Microsoft unveils new version of Web browser

Dec. 1, 1996


Microsoft's latest browsing software for the World Wide Web, Internet Explorer 3.0, has been around since summer, but only computers using Windows95 could take advantage of it.

Microsoft's support for other computer platforms -- even its own popular Windows 3.1x systems -- has been slow, which isn't surprising given the company's desire to sell more of its new operating systems.

But for users -- like me and nearly 75 percent of the rest of the world's PC users -- running Windows 3.1x, there's been no chance to take advantage of the newly revamped Internet Explorer Web browser.

Finally, that's changed, with the release of Internet Explorer 3.0 beta for Windows 3.1x systems.

First, understand that beta versions may have their own bugs and problems -- that's the downside of ``beta'' software. The upside is the opportunity to test the software, and even offer feedback on it to Microsoft.

If you go to Microsoft's Web site (, you can download the latest version.

In operation, I found IE 3.0 operates very well. I found no bugs in it; it didn't crash, and it displayed Web pages faster in most cases than Netscape Navigator 3.0.

Understand that I'm a dedicated Navigator fan, but IE 3.0 works extremely well; I'll be using it more often and it's a good bet I'll try the final version of the browser, whenever it is released.

IE 3.0 rivals Netscape Navigator 3.0 in features; it displayed Web pages as well as Navigator. In all cases, IE 3.0 seems to show at least part of the Web page earler than Netscape, even when dealing with very graphics-intensive pages.

For those of you worried about hard drive space, you'll be interested to know that Internet Explorer takes up less space than Netscape Navigator.

While I'm still adjusting to the different button layout, the look and feel of the new browser is virtually identical to the 32-bit version used on the Windows95 version of Explorer.

I'll continue to evaluate this new browser, though it will be difficult to dislodge Netscape Navigator 3.0 as my browser of choice. To get your copy, surf to

NEW NET? If you're familiar with the history of the Internet, you are aware of the role the National Science Foundation had in nuturing the Net through its early years of growth.

And realizing that the demand for the Net is going to continue to grow, the NSF is helping create a new high-speed computer network it has dubbed ``Internet Two,'' or more officially, the very high-speed Backbone Network Service (vBNS).

The goal is to create a backbone -- major conduits for data flow -- between at least 30 major sites by early next year. The NSF is well aware of the strain now being put on the current Internet by its explosive growth, and the project's supporters believe the NSF initiative could lead to developments that will benefit the existing Internet.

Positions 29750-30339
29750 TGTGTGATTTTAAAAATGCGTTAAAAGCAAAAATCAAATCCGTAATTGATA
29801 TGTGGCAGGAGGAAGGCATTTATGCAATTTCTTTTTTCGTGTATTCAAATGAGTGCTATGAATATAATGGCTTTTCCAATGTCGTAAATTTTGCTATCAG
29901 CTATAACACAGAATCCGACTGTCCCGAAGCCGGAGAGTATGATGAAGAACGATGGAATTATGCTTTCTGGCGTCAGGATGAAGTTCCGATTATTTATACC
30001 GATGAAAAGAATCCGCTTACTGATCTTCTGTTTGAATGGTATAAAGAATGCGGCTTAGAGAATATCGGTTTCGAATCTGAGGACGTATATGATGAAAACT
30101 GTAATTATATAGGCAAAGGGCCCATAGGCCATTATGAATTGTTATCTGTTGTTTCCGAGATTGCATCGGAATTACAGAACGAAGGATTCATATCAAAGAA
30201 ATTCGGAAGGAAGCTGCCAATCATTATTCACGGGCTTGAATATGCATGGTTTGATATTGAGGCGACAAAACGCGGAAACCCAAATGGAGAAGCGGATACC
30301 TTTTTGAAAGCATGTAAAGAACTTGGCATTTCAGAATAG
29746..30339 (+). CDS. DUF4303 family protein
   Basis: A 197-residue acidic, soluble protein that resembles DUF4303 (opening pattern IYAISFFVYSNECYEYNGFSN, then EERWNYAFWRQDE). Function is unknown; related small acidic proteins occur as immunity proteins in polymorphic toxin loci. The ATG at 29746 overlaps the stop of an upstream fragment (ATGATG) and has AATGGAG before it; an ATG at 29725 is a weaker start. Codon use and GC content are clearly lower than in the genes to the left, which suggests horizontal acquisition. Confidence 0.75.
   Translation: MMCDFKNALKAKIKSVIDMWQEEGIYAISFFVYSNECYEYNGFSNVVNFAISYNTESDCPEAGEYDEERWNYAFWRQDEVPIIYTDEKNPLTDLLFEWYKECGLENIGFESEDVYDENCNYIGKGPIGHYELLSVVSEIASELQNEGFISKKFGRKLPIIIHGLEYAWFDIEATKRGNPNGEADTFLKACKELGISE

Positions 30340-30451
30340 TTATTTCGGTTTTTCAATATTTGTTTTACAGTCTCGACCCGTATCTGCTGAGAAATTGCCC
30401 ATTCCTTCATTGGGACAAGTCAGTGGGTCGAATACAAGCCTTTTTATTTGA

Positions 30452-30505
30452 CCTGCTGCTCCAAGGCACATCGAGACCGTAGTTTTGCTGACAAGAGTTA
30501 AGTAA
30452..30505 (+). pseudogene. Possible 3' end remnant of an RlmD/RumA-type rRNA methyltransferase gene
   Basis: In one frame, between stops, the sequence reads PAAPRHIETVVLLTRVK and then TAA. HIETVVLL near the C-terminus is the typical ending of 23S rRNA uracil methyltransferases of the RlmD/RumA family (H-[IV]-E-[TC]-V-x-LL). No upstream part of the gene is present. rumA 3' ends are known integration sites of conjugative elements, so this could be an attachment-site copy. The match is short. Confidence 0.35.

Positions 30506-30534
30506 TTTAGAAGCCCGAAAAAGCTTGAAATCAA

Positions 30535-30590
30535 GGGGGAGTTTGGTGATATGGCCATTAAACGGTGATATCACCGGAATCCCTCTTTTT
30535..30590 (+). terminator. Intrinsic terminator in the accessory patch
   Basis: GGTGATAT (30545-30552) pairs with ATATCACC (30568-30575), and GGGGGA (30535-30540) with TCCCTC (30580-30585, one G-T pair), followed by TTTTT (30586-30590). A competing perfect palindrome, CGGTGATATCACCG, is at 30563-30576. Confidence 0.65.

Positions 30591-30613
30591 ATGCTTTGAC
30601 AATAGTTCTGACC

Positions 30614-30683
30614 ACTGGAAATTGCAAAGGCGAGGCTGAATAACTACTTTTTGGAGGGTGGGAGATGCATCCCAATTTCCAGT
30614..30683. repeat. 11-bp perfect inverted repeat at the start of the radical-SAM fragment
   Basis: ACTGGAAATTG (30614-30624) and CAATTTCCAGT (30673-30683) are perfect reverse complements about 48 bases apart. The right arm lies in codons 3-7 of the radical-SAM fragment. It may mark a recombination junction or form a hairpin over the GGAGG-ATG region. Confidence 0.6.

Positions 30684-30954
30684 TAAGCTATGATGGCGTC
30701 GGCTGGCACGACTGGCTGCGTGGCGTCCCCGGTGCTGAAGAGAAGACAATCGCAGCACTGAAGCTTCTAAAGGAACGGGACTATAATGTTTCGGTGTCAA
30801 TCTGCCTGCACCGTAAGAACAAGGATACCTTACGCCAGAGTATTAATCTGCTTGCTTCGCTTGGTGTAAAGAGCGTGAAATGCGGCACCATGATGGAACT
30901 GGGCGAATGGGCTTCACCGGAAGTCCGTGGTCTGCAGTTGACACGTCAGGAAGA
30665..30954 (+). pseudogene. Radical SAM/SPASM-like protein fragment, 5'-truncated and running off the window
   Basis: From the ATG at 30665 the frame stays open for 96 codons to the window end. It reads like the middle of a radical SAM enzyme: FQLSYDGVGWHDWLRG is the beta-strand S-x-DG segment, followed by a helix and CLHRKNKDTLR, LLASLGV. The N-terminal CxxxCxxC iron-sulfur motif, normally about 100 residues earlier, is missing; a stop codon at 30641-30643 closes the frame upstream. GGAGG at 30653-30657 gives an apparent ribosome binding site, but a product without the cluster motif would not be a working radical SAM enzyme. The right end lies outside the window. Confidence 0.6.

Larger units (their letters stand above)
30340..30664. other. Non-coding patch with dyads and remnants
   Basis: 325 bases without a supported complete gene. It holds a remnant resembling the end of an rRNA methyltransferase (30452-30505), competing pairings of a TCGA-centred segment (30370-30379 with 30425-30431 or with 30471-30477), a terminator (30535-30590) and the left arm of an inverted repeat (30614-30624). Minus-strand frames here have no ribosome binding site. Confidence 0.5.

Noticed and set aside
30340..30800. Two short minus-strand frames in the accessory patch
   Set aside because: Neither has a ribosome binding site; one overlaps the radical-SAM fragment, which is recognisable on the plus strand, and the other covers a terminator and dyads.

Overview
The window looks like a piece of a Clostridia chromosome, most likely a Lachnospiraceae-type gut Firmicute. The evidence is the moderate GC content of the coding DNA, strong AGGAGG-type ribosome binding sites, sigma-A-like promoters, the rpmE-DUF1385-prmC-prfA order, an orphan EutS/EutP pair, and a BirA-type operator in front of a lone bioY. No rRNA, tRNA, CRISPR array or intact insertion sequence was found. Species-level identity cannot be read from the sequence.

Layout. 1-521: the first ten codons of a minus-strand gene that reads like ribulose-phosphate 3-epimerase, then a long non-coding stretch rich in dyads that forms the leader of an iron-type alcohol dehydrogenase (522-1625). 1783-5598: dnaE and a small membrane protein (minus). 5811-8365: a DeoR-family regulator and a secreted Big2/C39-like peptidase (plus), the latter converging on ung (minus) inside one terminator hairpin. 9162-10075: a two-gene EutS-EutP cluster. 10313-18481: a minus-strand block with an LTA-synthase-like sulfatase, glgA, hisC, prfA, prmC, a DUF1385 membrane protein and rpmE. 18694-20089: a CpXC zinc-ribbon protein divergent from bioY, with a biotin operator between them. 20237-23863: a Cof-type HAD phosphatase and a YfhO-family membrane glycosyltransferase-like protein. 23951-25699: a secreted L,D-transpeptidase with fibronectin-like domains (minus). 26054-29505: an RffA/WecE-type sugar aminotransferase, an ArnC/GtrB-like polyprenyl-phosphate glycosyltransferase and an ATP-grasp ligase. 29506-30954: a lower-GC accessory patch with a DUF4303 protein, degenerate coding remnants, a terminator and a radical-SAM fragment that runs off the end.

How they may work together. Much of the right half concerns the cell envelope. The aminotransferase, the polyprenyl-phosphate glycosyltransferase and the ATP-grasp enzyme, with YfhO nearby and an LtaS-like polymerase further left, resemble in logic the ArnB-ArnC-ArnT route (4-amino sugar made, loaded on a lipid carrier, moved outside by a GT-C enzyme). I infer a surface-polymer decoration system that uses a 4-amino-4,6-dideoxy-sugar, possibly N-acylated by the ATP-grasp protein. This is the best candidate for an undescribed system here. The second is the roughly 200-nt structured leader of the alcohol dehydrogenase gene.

The results aren't in yet, but the plan will mean gigabites of information will be able to transfer from site to site in less than a second.

To read more about the vBNS, point your Web browser to http://www/

AOL RATE FLAP. America Online's new pricing has created quite a stir -- and a legal challenge from the attorney general of Washington state.

The challenge came after the nation's largest on-line service announced a move to a $19.95 flat-rate unlimited-use subscriber fee, abandoning the long-time practice of by-the-hour usage.

Under the initial plan, all 7 million of AOL's subscribers were to be shifted automatically to the new $19.95 plan on Dec. 1 -- a move that apparently didn't settle well with many users.

In an agreement reached some 10 days ago, AOL agreed to give existing subscribers until March 31 to opt out of the new rate plan.

Despite the log-in announcements on AOL about the new rates, nothing was said about how to avoid automatically being switched to the top user rate.

The new rates should prove popular with longtime users, offering a good deal of flexibility for heavy and light users alike.

RATES VS. INCOME. America Online's new rates have put it on the same playing field with most national Internet Service Providers.

The attraction of AOL is simple -- content, content, content.

But can the online service keep it?

This was the question being batted about at the recent Comdex computer and electronics show in Las Vegas.

AOL's lower rates mean less income; that's simple to calculate. But the income cut also may affect AOL's content providers.

The service's many content providers get a share of the revenues generated by AOL; and with no more than basic math, you can see that lower gross income means less to divide among your content providers.

And if income drops, what will keep content providers from leaving en masse to set up shop on the Web?

The other online services (CompuServe, Prodigy, Microsoft Network) have been in shaky health but are making the move to shift their content to the Web. AOL's continued growth may depend in part to its ability to maintain its unique blend of content providers, as well as its comradiere.

A LITTLE BELT-TIGHTENING. Along with the new rates, America Online has also changed the way it handed out free hours to its many volunteers.

For years, AOL has rewarded its volunteer workers -- those who monitor chat areas and help new members -- with free hours on the service or with complimentary free accounts.

But with the new fee structure, that's all about to change.

AOL volunteers will likely end up paying a reduced fee for access, rather than free hours or a free account.

For more information on what's new at AOL, try their Web site at

Comments and questions about this column may be sent to, or visit on the World Wide Web.

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